When assessing candidates, we believe we are making objective evaluations throughout the entire selection process, including during the interview process.
This is not often the case.
Our decisions are easily influenced by subjective biases that can prevent us from identifying the truly qualified candidates that would suit the position in question the best.
Interviews can be predictably unpredictable in identifying the most suitable candidate
The interview process is commonly the most important step for gathering information when deciding on the right candidate. Meeting the person face to face, seeing how well they interact with various team members or executives will provide information on liking or disliking. But is it more than a Tinder-like swipe? If done incorrectly, it will only be just that.
Interviewers always allow their decisions to be clouded by subjective, emotional responses to candidates, considering their looks and demeanour over their skills and abilities. How closely a candidate resembles what an interviewer thinks the perfect choice should look like is hardly a good gauge, but it should not be surprising that this can often be a determining factor that is not realised or admitted to.
These biases have been identified by the likes of Paul Meehl, Daniel Kahneman and others – and have proven to be scientifically valid and reliable. In interacting with people we fly on autopilot, with limited analytical effort. In response, some interviewers rely on behaviourally anchored questionnaires to overcome these biases, even though they too have proven too cumbersome in administration and practice. Asking a candidate to describe how they would react or respond to hypothetical situations, allowing the assessor to evaluate through a flowchart/rating system will not provide a true assessment of the candidate’s abilities.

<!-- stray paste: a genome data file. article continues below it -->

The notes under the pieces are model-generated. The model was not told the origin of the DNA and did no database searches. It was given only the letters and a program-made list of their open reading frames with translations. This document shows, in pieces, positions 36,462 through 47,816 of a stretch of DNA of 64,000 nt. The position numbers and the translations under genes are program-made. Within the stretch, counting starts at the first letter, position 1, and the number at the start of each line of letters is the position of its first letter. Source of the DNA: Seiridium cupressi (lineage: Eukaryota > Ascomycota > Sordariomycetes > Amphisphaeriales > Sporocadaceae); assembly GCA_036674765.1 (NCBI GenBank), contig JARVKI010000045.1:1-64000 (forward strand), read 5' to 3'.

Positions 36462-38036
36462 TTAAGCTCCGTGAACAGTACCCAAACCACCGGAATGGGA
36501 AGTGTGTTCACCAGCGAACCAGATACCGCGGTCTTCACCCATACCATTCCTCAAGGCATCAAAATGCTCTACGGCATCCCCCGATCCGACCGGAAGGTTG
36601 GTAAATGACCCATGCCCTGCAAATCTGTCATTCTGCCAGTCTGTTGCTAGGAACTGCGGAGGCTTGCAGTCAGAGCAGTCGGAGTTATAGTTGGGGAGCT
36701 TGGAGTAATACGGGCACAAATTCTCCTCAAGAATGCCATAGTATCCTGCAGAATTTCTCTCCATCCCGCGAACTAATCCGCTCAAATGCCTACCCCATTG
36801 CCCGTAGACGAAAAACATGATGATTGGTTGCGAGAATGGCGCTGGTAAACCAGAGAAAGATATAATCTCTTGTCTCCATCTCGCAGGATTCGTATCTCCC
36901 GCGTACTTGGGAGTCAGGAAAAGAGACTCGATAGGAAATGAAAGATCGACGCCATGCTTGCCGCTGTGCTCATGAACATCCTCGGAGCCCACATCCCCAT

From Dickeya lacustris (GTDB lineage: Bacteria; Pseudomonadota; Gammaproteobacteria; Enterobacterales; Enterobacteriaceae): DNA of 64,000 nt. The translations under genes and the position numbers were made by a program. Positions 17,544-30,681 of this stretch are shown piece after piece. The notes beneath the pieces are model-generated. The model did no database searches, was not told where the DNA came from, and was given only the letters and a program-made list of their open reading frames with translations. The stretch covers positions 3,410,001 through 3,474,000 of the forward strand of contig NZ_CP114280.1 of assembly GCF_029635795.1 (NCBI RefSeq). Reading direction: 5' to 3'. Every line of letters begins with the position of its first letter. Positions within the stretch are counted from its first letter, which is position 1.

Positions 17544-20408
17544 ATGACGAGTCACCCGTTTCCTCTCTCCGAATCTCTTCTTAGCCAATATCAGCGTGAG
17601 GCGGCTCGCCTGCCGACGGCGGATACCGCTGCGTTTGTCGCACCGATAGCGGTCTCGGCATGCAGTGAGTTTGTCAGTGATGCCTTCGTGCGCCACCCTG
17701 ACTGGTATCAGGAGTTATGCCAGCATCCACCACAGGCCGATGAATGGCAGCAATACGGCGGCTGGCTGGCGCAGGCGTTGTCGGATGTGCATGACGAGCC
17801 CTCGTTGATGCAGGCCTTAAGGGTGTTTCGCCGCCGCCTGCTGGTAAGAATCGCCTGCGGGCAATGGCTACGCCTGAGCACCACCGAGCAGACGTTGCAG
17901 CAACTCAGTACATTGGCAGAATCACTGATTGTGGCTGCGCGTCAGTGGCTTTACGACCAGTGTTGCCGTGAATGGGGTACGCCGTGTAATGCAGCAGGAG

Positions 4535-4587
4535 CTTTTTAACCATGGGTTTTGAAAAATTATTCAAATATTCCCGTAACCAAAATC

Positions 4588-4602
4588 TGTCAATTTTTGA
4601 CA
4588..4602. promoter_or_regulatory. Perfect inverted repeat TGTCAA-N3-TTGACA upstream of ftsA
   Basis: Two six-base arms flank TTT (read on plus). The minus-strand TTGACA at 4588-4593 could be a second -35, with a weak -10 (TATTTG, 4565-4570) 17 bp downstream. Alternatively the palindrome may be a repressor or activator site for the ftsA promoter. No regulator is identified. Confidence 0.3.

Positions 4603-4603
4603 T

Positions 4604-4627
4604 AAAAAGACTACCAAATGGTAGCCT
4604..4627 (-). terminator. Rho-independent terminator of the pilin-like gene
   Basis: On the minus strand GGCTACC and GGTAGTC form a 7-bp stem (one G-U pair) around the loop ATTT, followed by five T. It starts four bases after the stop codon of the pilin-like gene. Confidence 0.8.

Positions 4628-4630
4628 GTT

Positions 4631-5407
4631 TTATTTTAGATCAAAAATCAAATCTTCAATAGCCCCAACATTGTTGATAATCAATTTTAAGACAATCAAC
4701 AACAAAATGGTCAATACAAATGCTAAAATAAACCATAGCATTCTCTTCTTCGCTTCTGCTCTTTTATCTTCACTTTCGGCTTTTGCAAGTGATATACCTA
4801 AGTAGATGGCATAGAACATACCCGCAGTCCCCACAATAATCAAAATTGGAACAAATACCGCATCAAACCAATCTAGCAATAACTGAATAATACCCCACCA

How to conduct a more beneficial interview?
The interviewer should prepare a simple evaluation sheet using a three or five-point scale to rank the candidate’s factual professional experiences in relation to the job.
Therefore prepare a break down of the job description in its’ key components and direct your interview questions along these lines.
- What has s/he actually done in past jobs that is relevant to the new job?
- Add frequency and recency: how often, when ?
- Expand to organizational and business context, and
- How did s/he do it (process description)?
Using the total score from this evaluation should give the interviewer a better grasp of the candidate’s ability and suitability.
Having more than one interviewer assess in this manner will add exponentially to a better measurement of relevant capabilities.
BMS Recruitment can help you through the interview process
Once you hire a candidate, you are at a disadvantage until the new hire proves that s/he is up to the task. This is not a decision that should be prejudiced by subjective hunch feelings or inadequate skills assessments. While it is easy to say that you should interview with as much objectivity as possible with close to military discipline, sometimes you need help.
BMS Recruitment has a team with years of expertise in empirically assessing candidates for a range of positions across many industries. Let us help you determine which candidates will make the perfect hire for your organisation beyond scouring through a pile of CVs. Contact us today!